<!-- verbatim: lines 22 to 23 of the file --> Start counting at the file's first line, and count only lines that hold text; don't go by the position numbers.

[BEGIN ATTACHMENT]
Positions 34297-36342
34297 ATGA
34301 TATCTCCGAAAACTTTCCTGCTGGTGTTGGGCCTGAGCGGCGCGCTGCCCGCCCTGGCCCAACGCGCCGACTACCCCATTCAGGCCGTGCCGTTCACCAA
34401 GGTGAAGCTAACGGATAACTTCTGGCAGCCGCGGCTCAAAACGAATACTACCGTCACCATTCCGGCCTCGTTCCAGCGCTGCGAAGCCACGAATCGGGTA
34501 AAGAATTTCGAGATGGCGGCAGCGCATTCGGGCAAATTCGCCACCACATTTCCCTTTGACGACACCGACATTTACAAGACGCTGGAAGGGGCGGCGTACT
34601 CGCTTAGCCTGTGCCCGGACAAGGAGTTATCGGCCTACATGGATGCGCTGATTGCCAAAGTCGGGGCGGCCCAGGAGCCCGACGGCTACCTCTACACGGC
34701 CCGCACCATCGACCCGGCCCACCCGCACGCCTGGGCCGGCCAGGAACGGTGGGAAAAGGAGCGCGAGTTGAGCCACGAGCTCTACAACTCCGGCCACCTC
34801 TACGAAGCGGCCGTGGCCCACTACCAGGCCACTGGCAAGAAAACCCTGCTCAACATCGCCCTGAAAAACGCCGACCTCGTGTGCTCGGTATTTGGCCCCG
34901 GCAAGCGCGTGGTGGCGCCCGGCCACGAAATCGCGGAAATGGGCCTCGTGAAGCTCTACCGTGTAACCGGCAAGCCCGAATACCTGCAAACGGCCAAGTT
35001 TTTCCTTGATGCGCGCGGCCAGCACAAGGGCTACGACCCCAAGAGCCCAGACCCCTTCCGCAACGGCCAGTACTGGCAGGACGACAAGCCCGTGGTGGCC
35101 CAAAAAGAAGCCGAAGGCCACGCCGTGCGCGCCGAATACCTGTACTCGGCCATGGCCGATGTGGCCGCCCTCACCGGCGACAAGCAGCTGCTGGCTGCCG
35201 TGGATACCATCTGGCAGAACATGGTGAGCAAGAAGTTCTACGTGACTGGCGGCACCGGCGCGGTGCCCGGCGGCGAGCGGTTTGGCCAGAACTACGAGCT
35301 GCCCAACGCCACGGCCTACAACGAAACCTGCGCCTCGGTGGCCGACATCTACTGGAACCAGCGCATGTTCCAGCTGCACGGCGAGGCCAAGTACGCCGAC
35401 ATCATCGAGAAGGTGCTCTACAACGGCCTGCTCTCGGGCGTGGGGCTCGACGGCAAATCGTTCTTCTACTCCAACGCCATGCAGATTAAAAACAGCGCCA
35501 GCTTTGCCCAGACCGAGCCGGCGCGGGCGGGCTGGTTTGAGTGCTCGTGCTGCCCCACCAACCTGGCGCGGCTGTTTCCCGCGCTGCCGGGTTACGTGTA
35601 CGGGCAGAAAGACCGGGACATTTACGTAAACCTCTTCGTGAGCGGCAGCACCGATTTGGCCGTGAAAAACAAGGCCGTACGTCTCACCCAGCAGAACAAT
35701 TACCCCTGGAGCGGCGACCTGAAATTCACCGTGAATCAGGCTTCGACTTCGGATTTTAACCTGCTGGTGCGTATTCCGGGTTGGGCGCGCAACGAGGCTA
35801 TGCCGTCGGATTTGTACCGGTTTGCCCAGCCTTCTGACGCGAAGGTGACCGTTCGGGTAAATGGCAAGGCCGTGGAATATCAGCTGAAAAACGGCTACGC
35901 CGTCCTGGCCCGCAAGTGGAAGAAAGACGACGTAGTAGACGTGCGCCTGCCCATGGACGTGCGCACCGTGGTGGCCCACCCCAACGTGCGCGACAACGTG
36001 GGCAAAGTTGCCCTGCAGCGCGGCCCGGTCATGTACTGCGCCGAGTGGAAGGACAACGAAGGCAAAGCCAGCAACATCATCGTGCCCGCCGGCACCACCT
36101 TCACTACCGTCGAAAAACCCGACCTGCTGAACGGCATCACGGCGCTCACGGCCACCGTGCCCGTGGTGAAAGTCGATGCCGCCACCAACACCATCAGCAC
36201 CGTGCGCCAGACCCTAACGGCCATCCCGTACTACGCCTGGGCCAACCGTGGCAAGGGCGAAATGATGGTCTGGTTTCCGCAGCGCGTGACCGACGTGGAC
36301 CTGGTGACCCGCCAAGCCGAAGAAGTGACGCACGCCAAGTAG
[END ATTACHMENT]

36201 CGTGCGCCAGACCCTAACGGCCATCCCGTACTACGCCTGGGCCAACCGTGGCAAGGGCGAAATGATGGTCTGGTTTCCGCAGCGCGTGACCGACGTGGAC
36301 CTGGTGACCCGCCAAGCCGAAGAAGTGACGCACGCCAAGTAG